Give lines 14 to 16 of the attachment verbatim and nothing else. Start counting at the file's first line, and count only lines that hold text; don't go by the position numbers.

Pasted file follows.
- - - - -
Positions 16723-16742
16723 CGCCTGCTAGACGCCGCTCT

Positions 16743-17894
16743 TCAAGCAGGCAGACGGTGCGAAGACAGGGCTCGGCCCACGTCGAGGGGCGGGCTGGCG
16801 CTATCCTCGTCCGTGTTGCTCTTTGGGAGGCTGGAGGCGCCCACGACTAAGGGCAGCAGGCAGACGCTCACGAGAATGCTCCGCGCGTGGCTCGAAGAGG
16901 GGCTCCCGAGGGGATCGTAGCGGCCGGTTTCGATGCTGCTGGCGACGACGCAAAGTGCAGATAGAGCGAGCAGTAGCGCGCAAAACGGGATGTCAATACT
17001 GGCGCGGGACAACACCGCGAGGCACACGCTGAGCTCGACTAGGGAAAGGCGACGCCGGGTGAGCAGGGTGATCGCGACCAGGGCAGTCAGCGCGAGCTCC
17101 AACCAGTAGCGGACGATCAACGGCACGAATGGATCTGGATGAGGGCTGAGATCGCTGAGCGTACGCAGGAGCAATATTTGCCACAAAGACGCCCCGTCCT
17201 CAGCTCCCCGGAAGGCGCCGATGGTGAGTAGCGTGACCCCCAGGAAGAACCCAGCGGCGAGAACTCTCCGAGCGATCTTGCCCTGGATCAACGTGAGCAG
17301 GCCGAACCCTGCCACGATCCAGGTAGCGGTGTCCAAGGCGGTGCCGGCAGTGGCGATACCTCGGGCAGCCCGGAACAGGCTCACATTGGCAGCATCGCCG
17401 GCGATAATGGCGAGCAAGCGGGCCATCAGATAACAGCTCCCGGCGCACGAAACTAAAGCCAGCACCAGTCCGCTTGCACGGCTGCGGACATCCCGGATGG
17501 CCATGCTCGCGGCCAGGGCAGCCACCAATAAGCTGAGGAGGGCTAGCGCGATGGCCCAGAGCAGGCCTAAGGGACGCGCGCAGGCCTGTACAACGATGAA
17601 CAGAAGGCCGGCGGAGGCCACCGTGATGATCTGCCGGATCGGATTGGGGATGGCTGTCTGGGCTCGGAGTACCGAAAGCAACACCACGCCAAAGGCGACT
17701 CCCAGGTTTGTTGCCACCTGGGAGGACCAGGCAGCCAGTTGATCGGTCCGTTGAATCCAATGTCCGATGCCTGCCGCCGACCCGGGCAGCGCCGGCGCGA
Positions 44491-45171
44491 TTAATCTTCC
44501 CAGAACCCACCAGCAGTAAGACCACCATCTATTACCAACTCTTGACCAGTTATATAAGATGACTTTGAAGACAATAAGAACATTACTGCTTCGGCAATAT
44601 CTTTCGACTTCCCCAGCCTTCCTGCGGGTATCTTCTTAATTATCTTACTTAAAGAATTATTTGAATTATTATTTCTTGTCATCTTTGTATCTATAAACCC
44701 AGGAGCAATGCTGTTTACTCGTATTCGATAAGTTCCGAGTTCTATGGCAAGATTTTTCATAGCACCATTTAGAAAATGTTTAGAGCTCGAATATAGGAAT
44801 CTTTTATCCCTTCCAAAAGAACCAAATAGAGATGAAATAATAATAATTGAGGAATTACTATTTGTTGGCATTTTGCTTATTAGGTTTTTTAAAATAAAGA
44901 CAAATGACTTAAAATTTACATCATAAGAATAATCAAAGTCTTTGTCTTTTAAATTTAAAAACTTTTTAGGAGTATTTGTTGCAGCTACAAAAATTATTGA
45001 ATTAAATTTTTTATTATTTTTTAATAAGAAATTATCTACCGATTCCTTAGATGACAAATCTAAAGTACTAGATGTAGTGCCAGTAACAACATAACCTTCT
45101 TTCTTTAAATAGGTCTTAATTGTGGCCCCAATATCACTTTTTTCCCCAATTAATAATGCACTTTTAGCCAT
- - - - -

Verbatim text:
17701 CCCAGGTTTGTTGCCACCTGGGAGGACCAGGCAGCCAGTTGATCGGTCCGTTGAATCCAATGTCCGATGCCTGCCGCCGACCCGGGCAGCGCCGGCGCGA
Positions 44491-45171
44491 TTAATCTTCC